Reflections on “Our” German Cultural Heritage and Identity

Author: Cornelia SyllaHaw HamburgGermany

As researchers, working for the CHIEF project, our current task is trying to find answers to questions on cultural heritage and identity. Which influences, which knowledge, which stories come to be the cultural heritage of a certain group? Which factors define someone’s cultural identity? Which roles do nationality, ethnicity, language, religion, politics, history, or other factors that we might not have thought about yet play?

While it seems fairly easy to state someone’s very personal cultural heritage, their familial history, their individual experiences and practices, what they like or do not like doing, it becomes problematic as soon as we start looking for identities and the factors constituting these. Things get even more problematic, when we try to find not only individual but collective identities. Is there such a thing as “a German identity” or a “European identity”? Where could we look for those? What could be the relevant factors defining them?

In the political field, nationalist arguments seemingly provide answers to these questions. Nationalistic groups tend to be convinced to have an answer to the question of what defines their national identity. All over Europe tendencies to new nationalist ideas can be observed at present. These ideas are usually growing in regions or societies where social inequalities are blamed on migration phenomena. In Germany some of these ideas appear in groups that claim to protect “the occident against Islamic influence”1. This wording seems especially interesting from a postcolonial perspective. Since Edward Said first published Orientalism in 19782 contrasting the occident as the superior “we” and the orient as the inferior “other” it has been known as a patronizing mechanism used by western states to justify colonialism. The argument today (at least in Germany) has shifted from a more general understanding of the orient to a still generalizing but more specific religious construction of Islam.3 When discussing migration phenomena, religion seems to be used as a synonym for culture, especially stating Islam as a barrier for inclusion into the German society.4 This discussion is not only taking part in explicitly nationalist groups.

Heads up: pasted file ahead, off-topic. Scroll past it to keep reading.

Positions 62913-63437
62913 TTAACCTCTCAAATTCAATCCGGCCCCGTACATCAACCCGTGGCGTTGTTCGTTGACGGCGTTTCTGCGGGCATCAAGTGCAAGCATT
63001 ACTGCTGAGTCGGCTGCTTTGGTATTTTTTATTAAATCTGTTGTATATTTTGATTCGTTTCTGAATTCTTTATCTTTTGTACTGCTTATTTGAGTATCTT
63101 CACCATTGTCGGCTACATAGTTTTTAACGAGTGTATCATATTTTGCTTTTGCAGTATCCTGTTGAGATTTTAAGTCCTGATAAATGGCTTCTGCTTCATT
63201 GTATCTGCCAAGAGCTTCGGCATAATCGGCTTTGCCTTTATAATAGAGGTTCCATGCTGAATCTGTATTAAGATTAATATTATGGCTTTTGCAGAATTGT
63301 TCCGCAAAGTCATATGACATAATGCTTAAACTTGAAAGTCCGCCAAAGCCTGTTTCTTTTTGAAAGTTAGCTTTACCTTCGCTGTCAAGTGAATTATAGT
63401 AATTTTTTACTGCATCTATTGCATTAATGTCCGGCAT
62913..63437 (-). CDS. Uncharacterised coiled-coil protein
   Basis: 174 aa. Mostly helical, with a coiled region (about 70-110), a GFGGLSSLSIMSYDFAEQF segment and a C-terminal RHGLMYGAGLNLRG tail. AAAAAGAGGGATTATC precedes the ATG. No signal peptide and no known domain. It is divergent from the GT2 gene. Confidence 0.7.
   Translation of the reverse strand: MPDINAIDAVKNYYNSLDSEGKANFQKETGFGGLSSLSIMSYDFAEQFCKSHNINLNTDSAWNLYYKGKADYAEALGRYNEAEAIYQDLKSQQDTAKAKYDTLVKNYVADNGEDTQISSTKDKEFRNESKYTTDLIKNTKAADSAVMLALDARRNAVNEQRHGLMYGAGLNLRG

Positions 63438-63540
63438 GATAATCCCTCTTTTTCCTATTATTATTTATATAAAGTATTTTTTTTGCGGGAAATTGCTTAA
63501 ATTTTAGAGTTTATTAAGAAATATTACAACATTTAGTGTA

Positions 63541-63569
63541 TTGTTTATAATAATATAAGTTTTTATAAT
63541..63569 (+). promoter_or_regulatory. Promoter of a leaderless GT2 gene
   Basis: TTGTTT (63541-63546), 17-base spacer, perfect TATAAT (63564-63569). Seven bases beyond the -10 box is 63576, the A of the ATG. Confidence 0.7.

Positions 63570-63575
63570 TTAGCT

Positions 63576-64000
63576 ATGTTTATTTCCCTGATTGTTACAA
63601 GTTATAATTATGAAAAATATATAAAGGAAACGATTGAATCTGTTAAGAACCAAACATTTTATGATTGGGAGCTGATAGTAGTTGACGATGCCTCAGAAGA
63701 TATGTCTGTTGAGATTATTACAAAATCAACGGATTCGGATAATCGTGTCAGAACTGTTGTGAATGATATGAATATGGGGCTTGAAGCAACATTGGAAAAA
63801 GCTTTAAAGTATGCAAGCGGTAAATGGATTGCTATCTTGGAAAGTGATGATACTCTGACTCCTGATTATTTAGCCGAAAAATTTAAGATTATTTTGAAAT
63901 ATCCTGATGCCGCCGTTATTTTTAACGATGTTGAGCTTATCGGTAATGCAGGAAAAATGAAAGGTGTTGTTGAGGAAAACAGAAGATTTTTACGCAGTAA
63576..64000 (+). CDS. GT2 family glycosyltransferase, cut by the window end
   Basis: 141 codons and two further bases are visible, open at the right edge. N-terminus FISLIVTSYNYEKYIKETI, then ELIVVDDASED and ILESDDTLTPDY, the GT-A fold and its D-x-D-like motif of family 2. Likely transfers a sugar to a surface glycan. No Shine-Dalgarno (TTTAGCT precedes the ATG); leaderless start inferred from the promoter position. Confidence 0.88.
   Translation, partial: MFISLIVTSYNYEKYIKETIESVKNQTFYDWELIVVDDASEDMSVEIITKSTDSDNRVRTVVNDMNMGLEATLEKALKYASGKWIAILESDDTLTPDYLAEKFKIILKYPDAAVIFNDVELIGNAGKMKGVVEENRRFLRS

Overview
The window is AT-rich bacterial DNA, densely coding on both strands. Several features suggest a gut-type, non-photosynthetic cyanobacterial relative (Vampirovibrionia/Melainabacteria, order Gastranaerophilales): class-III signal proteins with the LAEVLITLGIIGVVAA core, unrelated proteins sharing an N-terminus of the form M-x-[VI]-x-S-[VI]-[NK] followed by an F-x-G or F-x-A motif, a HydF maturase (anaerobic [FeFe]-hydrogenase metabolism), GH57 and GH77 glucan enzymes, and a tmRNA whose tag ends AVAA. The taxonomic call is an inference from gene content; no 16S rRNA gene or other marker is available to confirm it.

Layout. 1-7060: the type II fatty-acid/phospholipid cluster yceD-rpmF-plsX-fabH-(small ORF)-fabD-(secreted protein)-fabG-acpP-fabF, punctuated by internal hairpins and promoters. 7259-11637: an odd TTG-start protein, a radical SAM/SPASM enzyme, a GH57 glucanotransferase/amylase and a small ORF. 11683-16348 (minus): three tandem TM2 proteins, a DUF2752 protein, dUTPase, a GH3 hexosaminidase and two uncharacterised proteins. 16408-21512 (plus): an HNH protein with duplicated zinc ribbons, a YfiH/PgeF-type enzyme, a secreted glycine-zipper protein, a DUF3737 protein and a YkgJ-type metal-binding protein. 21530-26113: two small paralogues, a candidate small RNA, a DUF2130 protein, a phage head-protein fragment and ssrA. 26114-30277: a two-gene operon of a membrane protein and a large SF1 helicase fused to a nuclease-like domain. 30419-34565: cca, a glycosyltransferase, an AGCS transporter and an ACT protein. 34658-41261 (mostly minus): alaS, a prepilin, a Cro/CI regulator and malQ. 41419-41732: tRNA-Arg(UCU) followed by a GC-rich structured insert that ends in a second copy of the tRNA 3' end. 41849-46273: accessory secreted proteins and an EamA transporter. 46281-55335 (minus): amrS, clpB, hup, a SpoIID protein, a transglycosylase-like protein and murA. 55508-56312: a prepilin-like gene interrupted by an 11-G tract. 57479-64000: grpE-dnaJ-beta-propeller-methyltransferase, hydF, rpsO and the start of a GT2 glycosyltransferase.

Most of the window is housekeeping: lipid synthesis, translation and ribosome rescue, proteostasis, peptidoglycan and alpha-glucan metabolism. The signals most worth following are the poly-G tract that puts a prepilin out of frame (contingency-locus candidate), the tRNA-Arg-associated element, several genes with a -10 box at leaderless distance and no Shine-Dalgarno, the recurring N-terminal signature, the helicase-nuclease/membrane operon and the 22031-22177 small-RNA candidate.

Since 2010 there has been an ongoing debate on whether or not Islam is or should be considered as “belonging” to Germany. Different politicians have given different statements on this issue. Some stating that Islam has recently become a part of German culture, while others argue that Muslims might belong to Germany but Islam cannot be part of German culture, because German culture is clearly shaped by Christianity.5 In the whole debate, there seems to be no doubt at all that Christianity is a major influence to German culture. This implies to some extent that there is a “we” that agrees on the idea that Christian values are part of “our culture” which might now be threatened by “foreigners” moving into “our country” bringing with them different ideas, which could potentially become part of “our culture”. According to nationalists, this is to be avoided by all means. But even moderate mainstream politicians who would accept changes to society through migration do not seem to argue the importance of Christian values for German culture and identity. Research results produced by the CHIEF project, especially the national cultural educational policy review6 and the national curricula review7 in Germany, proved that the official notion of “German culture” contains certain historical perspectives while ignoring others: The Roman Empire is said to have provided the roots of modern Europe, the Prussian heritage is considered especially important for “our national culture”, remembering the NS-regime and the German separation and reunification are also strong narratives in official papers, while Germany’s responsibility in colonialism is barely recognised. The role of religion is not always made clear in these papers.